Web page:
This was Darius Rice's day. There was no better player on the court. Still, UConn was on the way to leaving Miami with a victory, and probably should have. But in a stunning last-second play, Rice stole an inbound pass from Shamon Tooles and hit a three-pointer as time expired, giving him 43 points and UConn a gut-wrenching loss. Ben Gordon scored 32 for UConn, the last coming on two free throws with 8.9 seconds left for a four-point lead. But after Armondo Surratt drove for a layup, Rice got the ball one last time in the right corner and stole a victory.
April 4, 2009 — Michigan State 82, UConn 73, NCAA Tournament national semifinal, Detroit:
Come this far and the loss is going to sting -- even if the strides made to reach this point add up to one of UConn's best seasons. The Huskies won 31 games and advanced to the Final Four for the third time. There, they met Michigan State -- and about 72,000 of the Spartans' friends. MSU had an overwhelming home court advantage at Ford Field. The Huskies led 44-40 and 49-47 before the Spartans went on a 15-5 run and didn't trail again. UConn trailed by as many as 11, cut the deficit to three, but MSU sealed it with free throws.
March 24, 2002 — Maryland 90, UConn 82, NCAA Tournament East Regional final, Syracuse, N.Y.:
This is one of those losses UConn can feel good about. Caron Butler put on one of the best individual performances in school history, scoring 26 of his 32 points in the second half to help UConn keep pace with Juan Dixon and the eventual national champions. Only Richard Hamilton (28) has scored more in a half for UConn, but that came in an early-season game against Fairfield in 1997, not the Elite Eight. Butler also had seven rebounds and four assists. There were eight ties and seven lead changes in the final 12 minutes, which featured artful, pulse-racing basketball.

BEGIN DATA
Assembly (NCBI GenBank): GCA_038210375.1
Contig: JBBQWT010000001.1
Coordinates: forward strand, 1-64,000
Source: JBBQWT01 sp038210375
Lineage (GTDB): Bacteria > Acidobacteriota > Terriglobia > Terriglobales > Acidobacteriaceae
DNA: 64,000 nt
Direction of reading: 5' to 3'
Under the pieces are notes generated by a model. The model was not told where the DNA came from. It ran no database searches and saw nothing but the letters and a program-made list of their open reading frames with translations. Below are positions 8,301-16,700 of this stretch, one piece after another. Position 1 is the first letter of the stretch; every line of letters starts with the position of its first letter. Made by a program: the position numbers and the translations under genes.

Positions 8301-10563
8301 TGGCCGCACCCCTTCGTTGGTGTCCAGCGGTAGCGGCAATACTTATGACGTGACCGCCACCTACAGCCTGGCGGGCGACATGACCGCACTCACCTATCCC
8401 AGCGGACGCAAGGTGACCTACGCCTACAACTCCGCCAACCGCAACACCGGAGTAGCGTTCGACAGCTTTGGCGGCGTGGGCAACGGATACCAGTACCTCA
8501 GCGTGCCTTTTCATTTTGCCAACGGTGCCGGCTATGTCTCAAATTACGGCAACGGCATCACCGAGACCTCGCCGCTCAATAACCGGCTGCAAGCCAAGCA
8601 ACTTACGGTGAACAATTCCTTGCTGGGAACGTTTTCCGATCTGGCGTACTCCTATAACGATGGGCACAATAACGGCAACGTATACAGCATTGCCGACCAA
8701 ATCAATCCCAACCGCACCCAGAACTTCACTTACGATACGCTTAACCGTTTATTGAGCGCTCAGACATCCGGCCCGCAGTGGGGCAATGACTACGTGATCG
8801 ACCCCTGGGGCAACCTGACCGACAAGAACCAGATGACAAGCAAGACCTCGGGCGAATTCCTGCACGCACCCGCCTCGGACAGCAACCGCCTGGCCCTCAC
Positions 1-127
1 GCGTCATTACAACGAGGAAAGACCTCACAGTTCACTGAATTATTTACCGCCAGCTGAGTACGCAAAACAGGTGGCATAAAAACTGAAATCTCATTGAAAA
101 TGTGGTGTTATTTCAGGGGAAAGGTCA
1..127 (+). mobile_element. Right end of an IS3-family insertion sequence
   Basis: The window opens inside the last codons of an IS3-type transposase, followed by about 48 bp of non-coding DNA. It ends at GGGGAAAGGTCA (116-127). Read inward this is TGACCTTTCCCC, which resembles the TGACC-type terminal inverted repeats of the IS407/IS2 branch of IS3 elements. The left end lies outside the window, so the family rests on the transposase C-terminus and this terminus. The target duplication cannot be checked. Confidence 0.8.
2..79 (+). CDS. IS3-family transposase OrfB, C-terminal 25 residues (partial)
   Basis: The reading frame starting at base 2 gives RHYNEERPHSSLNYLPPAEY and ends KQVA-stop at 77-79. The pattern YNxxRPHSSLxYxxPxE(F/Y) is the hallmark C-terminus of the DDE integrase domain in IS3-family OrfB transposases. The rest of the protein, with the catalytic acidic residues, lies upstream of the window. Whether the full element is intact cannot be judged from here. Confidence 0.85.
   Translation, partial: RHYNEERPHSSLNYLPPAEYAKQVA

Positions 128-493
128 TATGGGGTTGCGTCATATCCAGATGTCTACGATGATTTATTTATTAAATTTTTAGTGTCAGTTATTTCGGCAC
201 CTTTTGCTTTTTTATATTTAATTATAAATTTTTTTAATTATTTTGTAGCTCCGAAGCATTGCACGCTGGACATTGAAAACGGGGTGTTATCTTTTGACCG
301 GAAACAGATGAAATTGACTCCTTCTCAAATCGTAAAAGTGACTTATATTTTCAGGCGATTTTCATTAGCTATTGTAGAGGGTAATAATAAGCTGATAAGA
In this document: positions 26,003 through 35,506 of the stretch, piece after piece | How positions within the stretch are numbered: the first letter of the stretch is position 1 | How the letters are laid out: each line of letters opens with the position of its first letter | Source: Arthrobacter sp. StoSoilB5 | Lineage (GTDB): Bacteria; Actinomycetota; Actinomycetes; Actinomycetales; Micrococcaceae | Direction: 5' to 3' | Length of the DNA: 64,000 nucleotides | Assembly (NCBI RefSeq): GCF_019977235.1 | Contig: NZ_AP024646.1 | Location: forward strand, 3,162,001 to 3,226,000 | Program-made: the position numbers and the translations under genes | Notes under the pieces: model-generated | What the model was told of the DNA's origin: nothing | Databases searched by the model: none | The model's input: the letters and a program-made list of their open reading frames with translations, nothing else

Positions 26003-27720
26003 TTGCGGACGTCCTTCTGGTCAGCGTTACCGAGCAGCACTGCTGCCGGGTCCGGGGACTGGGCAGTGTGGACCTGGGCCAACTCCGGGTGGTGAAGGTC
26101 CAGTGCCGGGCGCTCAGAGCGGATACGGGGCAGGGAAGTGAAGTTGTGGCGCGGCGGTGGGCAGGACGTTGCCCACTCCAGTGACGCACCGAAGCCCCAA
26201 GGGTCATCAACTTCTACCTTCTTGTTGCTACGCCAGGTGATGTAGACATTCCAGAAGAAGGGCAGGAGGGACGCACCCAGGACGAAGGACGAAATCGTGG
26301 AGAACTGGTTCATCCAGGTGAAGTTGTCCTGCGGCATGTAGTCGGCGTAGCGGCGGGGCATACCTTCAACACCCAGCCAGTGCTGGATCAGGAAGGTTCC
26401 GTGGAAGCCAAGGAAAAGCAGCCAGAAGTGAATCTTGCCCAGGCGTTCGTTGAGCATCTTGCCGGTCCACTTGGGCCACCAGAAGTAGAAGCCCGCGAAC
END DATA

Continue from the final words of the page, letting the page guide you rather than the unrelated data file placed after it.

March 25, 1995 — UCLA 102, UConn 96, NCAA Tournament West Regional final, Oakland, Calif.:
UConn might have been the second-best team in the nation, but that didn't land the Huskies in the Final Four. They ran into the best, eventual champion UCLA, in the Elite Eight and lost a game played at blinding speed. Ray Allen's career-high 36 points opened a nation's eyes to his potential, but it wasn't enough for the Huskies to keep up with Tyus Edney and Co. "If we had to go down -- and none of us wanted to -- we went down to the best team we've played," Jim Calhoun said.
March 22, 1996 — Mississippi State 60, UConn 55, NCAA Tournament Southeast Regional semifinal, Lexington, Ky.:
UConn was the Big East regular season champion (30-2 regular season, 17-1 conference), the Big East tournament champion and a No.1 seed. The Huskies won 23 in a row at one point and were still trying to reach their first Final Four, but Darryl Wilson led the fifth-seeded Bulldogs with 27 points, making 7 of 11 three-pointers. The Huskies trailed by 14 with 6:50 left but cut the lead to three in the final minute. UConn shot a season-low 32.4 percent. Ray Allen had 22 points in the final game of his UConn career.Copyright © 2015, The Baltimore Sun